Morvern Callar (2002)

Cynthia Fuchs

Morvern is a puzzle the film picks at but never quite solves, the focus of its probing but also respectful attention.

Morvern Callar

Director: Lynne Ramsay
Cast: Samantha Morton, Kathleen McDermott, Raife Patrick Burchell
MPAA rating: R
Studio: Cowboy Pictures
First date: 2002
US Release Date: 2002-12-17 (Limited release)

Everything is still, except for the blinking Christmas tree lights. It's relentless that light. Near the decorated tree lies a body, face down. Blood from his slashed wrists spatters the floor. And next to him, so close and still that at first she seems dead as we, lies his girlfriend, Morvern Callar (Samantha Morton). She's discovered his body this Christmas morning. And now she's unable to move.

Lynne Ramsay's astonishing Morvern Callar, which she and Liana Dognini adapted from Alan Warner's 1995 novel, doesn't tell you much about Morvern's thinking. As embodied by the stunning Samantha Morton, who appears to be making a career of playing opaque, luminescent characters (see also: the mute girlfriend in Sweet and Lowdown, the dead girlfriend in Jesus' Son, and the gifted, watery pre-cog in Minority Report), Morvern is equal parts fragile and coarse. Her eyes take in everything, limpid and deep, revealing a kind of rawness that's hard to read.

Morvern is a puzzle the film picks at but never quite solves, the focus of its probing but also respectful attention. She hardly speaks, and the film observes her, without recourse to some typical device, like a voiceover. You're left to your resources, much as she is. Morvern cries when she's alone, for instance, in the tub, her body crumpled and turned away from the hovering camera. Perhaps feeling she has nowhere to go, unsure what she wants, Morvern persists, game somehow, or maybe just numb. Perhaps daunted, briefly, perhaps scheming a way to survive. Occasionally, she looks over at the body, still lying in the doorway to the kitchen, and her eyes go wide, as if wondering what she might do about it.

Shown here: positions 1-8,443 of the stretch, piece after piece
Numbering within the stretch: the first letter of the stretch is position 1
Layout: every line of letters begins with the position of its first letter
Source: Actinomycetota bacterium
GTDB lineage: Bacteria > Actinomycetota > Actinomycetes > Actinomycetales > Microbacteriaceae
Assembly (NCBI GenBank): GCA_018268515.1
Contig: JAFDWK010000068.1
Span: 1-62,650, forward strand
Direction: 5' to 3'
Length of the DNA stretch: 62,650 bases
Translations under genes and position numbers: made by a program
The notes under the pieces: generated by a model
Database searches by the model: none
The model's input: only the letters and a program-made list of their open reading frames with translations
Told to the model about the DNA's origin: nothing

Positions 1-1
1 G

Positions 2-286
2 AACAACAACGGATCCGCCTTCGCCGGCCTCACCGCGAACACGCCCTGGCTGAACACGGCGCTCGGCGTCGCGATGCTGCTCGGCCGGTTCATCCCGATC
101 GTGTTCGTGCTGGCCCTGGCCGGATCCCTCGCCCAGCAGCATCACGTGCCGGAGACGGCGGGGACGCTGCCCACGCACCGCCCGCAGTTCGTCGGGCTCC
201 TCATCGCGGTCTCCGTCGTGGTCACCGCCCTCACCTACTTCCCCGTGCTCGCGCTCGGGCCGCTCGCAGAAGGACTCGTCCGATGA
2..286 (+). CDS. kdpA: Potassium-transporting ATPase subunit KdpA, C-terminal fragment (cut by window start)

That evening, Christmas night, she opens her brightly wrapped presents, alone in the room with the body. She has a leather jacket, a lighter, a walkman, and a mixtape assembled by her lover, "Music For You." Each object might say something about her dead boyfriend, maybe even about her. She flicks the lighter, then puts on the headphones and listens, the tracks simultaneously merging with and disguising her feelings, so that they seem to translate her shock, grief, and anger, but then again, maybe they don't: Can's "I Want More," Aphex Twin's "Goon Gumpas," Boards Of Canada's "Everything You Do Is A Balloon." Fragmented and throbbing, the music fills the soundtrack, as Morvern gives herself over to it.

She dresses up and heads to a party with her vibrant friend Lanna (Kathleen McDermott). When someone asks after Morvern's "Dostoevsky," she says only that he's home, in the kitchen, not exactly a lie. They dance, get high, exchange looks with pretty boys. When a couple of girls strip off their bras in the crowd, Morvern looks away in embarrassment. But later that evening, when she and Lanna go carousing with a couple of boys in their car, she hangs out the window and turns her face to the rushing night air: wordless and exultant.